For if that which is done away was glorious, much more that which remaineth is glorious

Saturday, 8 June 2013

St Barnabas, Dalston

If you go to this photo-documentary site www.geograph.org.uk and enter the search term St Barnabas' Church Dalston, you will see the interior of the church I had the pleasure of being shown round today. I was meeting with a group of friends for a philosophy discussion; one of them was good enough to invite us to use his church hall. He belongs to a fledgling Anglican group, who when they were looking around for a place to meet in Dalston, had this neo-Byzantine late Victorian gem offered to them by the diocese. Apparently it was a bit like Miss Havisham's house: the congregation had dwindled away and it hadn't been used since the 1970s. There were dusty choir robes in the vestry, half burnt candles on the altar, and even the vicar's coat and hat in the cupboard. He had died on the job.

It is so hidden away in a little courtyard behind the Merchant Tailors' charitable mission (now their church hall) that the locals hardly even knew there was this sizeable, solid and lovely building around the corner. The mission for boys and young men in the Hackney slums preceded the church, and the church was built for them in the late Victorian era; so many of them died in World War I that the church limped along with scarcely a quorum until it was closed in the 1970s. The photographs do not do the height and space of the place justice, which is a very much of an era: a very good example of an Anglo-Catholic inner city parish, formed and fired by mission. There are moth-eaten altar cloths in the vestry - a particularly beautiful one for Lent; there are lovely sanctuary lamps; there is a low side chapel for the Blessed Sacrament; and of course that chunky chancel screen and rood, in the almost garish electric blue that somehow manages to give a discreet impression when one is standing in the building.

I am not sure if, or how it will ever happen - for there is no foreseeable chance of the Ordinariate receiving this kind of place on loan from an Anglican diocese - but one feels very much that such a place would be their natural home. The folks I was with today - and may God bless their endeavour - have their ritual space in the nave, where their communion table is, and the high altar and original ritual significance of the place is a bit lost. The building has been thoroughly spruced up, but it is still sitting in the metaphorical dust, from that point of view. The Ordinariate rite, a proper east-facing rite with Coverdale's sixteenth century translation of the Canon and the hymns of Keble, would be perfectly at home in such a building. It is rather difficult, one feels, for the Ordinariate to live out its charism whilst sharing a ritual space in a busy parish, where (quite rightly) they cannot simply take over the best times for their worship and re-decorate the place in their own style.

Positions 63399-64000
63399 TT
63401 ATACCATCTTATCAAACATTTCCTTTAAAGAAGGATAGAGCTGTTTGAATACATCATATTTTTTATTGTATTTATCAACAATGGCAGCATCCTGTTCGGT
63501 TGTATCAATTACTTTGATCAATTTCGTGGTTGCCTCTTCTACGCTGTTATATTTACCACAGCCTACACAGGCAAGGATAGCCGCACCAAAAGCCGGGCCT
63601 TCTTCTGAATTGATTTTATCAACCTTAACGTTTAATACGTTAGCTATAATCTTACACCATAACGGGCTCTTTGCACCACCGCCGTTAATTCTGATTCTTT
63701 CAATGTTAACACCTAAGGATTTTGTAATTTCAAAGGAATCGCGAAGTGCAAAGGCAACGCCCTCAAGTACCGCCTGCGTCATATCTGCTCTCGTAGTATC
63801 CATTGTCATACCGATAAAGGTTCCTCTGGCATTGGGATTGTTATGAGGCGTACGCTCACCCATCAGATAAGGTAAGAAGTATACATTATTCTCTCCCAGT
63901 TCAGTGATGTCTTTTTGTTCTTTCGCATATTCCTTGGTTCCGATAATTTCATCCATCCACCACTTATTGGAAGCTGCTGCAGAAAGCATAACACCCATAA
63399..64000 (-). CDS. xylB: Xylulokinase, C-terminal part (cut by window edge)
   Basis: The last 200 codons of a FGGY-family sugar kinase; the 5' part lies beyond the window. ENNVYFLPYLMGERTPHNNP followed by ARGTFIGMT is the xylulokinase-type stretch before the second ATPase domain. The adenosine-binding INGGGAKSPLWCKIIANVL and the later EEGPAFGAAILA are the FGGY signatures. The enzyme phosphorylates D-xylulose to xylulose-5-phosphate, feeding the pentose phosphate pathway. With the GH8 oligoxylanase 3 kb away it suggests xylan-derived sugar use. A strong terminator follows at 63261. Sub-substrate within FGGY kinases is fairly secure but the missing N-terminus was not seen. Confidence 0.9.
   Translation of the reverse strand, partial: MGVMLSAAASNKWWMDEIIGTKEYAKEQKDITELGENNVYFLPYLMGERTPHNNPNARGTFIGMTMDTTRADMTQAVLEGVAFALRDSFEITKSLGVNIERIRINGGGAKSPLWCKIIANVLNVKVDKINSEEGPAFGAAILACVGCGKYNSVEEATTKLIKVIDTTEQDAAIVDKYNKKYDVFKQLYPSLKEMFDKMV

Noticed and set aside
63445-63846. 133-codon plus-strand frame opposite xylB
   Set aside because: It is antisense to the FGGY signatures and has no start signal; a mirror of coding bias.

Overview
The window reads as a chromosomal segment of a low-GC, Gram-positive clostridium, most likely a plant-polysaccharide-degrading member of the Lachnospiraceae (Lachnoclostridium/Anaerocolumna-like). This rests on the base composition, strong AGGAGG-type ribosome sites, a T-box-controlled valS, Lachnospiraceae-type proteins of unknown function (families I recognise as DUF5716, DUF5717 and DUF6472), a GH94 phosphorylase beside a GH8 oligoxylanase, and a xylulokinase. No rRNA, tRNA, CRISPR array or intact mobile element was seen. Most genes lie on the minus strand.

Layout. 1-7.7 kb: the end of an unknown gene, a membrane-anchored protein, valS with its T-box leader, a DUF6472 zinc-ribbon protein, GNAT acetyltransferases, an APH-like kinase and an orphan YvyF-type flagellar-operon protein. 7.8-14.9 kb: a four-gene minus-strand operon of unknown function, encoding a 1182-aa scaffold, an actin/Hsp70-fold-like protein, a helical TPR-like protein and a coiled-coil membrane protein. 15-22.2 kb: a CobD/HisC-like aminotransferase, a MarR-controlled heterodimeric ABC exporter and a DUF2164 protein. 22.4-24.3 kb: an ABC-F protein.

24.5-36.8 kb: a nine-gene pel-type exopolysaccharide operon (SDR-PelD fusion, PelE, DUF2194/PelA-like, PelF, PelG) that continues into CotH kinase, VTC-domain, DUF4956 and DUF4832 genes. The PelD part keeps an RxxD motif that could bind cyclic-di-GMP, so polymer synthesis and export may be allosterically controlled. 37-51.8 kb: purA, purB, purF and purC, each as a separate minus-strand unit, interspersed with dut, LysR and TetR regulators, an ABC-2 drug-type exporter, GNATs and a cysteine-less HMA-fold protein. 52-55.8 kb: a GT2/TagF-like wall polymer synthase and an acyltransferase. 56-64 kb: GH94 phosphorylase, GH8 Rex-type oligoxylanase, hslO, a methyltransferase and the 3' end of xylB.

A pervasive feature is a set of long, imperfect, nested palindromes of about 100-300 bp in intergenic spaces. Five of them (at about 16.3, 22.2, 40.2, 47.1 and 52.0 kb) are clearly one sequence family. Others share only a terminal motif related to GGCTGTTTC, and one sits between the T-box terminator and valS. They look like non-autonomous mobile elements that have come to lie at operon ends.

But more than the ritual significance, there is also the urgent task of the Ordinariate: to bring to life the kind of evangelical zeal that built this kind of Anglo-Catholic parish, and to unite a sacramental and unhurried worship with the service of the poor. One can hope, and pray.

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L'Ascensione (II)